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The Science of Specialty Crops

Posted by struscott | October 1, 2009

Jim McFerson, Jim Doornink and Amid Dhingra spoke about the role technology plays in tree fruit production.

Doornink is a producer, owning 200 acres of farmland near Yakima. Doornink said it is important to incorporate new technology into his business. Doornink said the price producers are getting for their product is less, while the amount spent on labor is going up.

“If science doesn’t come up with something, we’re headed down a collision course,” said Doornink.

McFerson said specialty crops are becoming increasingly important in the United States. Specialty crops are perennial crops that grow on bushes and big trees making them hard to harvest. Examples of specialty crops are apples, cherries and grapes. McFerson said research is being done to find new technology to make these orchards easier and more efficient to take care of.

Various companies have created different machines with the hopes of using them in orchards in the near future. Oxbo/Picker Technologies have created a machine that has a platform which workers stand on and pick fruit from. The machine sorts apples by size as it moves down orchard rows. Vision Robotics has another new technology. Their machine can take pictures of the trees, allowing orchard owners to watch their fruit develop and be on the lookout for signs of codling moths and other pests.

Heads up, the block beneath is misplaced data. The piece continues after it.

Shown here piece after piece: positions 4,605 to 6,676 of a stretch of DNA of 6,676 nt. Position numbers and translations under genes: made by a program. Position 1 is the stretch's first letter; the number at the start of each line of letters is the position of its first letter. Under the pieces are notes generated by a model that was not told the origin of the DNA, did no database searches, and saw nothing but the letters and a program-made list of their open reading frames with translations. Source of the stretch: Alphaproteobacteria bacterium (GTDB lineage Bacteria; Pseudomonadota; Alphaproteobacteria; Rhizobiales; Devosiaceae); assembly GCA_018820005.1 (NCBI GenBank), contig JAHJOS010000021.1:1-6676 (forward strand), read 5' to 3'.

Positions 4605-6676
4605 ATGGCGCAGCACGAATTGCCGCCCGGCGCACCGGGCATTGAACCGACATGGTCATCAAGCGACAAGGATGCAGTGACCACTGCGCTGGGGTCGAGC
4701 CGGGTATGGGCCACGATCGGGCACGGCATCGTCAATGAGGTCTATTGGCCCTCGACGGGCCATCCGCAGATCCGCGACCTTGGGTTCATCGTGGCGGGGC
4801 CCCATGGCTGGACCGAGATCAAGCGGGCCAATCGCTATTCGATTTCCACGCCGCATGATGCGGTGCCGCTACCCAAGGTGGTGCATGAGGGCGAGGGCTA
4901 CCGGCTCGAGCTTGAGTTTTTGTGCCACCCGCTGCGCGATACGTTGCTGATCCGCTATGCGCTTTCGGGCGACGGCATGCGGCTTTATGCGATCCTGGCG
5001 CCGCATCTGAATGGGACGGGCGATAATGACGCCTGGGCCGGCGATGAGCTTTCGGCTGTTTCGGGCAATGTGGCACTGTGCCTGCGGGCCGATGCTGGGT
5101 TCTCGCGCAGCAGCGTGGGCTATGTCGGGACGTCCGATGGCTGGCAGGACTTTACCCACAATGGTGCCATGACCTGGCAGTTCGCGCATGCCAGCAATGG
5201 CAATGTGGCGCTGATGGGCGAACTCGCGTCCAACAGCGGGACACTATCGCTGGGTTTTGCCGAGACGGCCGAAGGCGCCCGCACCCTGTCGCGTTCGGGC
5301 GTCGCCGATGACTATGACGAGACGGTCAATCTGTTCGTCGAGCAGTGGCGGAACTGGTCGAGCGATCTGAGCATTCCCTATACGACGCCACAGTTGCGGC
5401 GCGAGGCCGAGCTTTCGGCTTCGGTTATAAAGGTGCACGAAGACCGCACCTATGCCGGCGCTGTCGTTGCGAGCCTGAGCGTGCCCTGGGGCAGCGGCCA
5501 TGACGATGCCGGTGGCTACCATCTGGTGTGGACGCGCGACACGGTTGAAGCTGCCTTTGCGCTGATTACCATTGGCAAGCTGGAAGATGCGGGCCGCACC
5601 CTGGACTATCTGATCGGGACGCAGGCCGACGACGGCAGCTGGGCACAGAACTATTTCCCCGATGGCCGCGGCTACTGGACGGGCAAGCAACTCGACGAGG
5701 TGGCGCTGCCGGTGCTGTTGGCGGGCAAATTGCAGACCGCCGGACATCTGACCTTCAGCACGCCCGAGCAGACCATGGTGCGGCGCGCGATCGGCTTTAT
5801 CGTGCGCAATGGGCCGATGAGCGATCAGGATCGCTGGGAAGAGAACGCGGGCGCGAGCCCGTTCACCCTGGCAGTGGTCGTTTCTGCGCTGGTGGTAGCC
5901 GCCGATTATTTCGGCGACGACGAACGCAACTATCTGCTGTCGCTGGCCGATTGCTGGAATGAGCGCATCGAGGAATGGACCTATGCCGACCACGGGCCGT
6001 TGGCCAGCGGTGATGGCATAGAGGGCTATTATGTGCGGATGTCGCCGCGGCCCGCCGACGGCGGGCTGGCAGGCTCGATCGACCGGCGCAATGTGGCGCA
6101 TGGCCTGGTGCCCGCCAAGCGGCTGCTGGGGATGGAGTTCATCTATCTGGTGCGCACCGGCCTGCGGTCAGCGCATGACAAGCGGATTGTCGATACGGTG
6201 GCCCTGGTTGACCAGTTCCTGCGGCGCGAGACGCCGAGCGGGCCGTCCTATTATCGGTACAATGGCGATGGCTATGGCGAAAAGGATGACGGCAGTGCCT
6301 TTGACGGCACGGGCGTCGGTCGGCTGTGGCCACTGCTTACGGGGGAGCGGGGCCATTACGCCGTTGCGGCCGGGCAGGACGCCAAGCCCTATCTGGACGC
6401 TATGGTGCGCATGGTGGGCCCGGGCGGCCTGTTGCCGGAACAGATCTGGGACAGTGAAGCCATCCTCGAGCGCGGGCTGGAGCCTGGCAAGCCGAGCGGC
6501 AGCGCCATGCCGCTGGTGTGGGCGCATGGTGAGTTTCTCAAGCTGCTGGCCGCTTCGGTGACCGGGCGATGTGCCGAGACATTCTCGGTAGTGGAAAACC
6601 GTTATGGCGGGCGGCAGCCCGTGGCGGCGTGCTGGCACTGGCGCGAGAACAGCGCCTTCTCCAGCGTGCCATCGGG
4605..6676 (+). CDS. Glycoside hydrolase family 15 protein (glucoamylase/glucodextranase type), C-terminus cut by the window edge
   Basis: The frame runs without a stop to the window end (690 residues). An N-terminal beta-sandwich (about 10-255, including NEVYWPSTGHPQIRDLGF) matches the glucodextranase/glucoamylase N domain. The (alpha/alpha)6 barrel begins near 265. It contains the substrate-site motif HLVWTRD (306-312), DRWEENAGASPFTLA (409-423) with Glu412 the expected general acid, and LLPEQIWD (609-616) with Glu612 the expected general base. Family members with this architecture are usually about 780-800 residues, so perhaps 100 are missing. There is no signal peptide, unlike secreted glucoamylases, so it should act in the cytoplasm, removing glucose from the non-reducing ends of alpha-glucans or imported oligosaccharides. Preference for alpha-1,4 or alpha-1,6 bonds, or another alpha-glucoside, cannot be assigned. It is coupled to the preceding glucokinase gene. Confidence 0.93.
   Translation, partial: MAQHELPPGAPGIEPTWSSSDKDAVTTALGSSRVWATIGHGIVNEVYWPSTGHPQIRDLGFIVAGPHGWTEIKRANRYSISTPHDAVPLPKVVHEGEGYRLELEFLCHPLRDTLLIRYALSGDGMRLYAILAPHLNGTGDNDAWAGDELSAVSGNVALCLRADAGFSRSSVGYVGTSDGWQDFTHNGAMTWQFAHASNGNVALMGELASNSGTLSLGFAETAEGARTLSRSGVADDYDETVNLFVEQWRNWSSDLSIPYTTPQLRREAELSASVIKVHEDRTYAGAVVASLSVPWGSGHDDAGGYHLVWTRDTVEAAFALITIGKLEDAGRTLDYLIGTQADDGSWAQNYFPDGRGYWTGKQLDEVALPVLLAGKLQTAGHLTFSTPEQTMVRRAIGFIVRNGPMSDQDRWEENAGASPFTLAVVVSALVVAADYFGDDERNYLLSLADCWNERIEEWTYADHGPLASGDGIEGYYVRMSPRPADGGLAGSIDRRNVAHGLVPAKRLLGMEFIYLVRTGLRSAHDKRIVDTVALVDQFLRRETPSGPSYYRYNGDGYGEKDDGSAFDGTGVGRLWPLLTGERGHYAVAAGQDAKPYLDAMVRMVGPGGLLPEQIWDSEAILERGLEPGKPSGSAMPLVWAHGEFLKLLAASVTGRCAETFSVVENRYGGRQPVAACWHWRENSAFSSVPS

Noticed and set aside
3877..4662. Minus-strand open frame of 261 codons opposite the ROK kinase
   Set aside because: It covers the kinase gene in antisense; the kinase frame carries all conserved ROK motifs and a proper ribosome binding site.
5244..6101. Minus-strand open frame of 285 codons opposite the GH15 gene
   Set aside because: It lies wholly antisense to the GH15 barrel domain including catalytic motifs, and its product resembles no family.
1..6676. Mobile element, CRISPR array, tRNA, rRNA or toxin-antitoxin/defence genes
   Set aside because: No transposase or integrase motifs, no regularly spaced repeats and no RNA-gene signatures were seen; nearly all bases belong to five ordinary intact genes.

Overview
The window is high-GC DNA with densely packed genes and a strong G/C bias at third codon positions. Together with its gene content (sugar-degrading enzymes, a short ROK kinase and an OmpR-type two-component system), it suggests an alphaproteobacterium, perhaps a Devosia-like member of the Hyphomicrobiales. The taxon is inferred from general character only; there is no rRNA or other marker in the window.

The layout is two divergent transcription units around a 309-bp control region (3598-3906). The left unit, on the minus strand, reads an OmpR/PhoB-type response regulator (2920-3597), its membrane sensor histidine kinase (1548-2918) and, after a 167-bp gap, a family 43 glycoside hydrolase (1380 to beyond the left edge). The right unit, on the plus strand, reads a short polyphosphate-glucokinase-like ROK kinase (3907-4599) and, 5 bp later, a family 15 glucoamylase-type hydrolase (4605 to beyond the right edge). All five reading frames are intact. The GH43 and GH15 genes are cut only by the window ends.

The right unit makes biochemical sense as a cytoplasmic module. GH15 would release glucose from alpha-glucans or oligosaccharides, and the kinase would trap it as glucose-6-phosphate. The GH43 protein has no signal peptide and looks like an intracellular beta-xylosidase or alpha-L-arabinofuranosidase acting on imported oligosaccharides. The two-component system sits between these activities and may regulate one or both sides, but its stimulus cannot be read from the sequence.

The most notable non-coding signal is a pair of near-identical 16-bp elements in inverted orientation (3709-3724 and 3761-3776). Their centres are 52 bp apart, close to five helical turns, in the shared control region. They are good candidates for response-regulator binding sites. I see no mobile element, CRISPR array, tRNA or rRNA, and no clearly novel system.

McFerson said another way technology is altering fruit production is with the help of genetics. McFerson said by changing the genetics of a tree, they can be altered to grow better suited for Washington’s environment.

“The foundation of everything is genetics,” McFerson said.

Dhingra, a scientist who works with genetics in fruit production, said his program works on trying to understand what genes can and cannot do. Dhingra works on sequencing apple DNA, creating a blueprint map of the genes’ functions. Dhingra said this allows them to create apples that grow best for a particular situation.

“I am the solution they’re looking for,” Dhingra said.

— Whitney Parsons, CAHNRS Marketing and News intern

Learn more

Visit the genomics Web site

Learn more about specialty crop research at WSU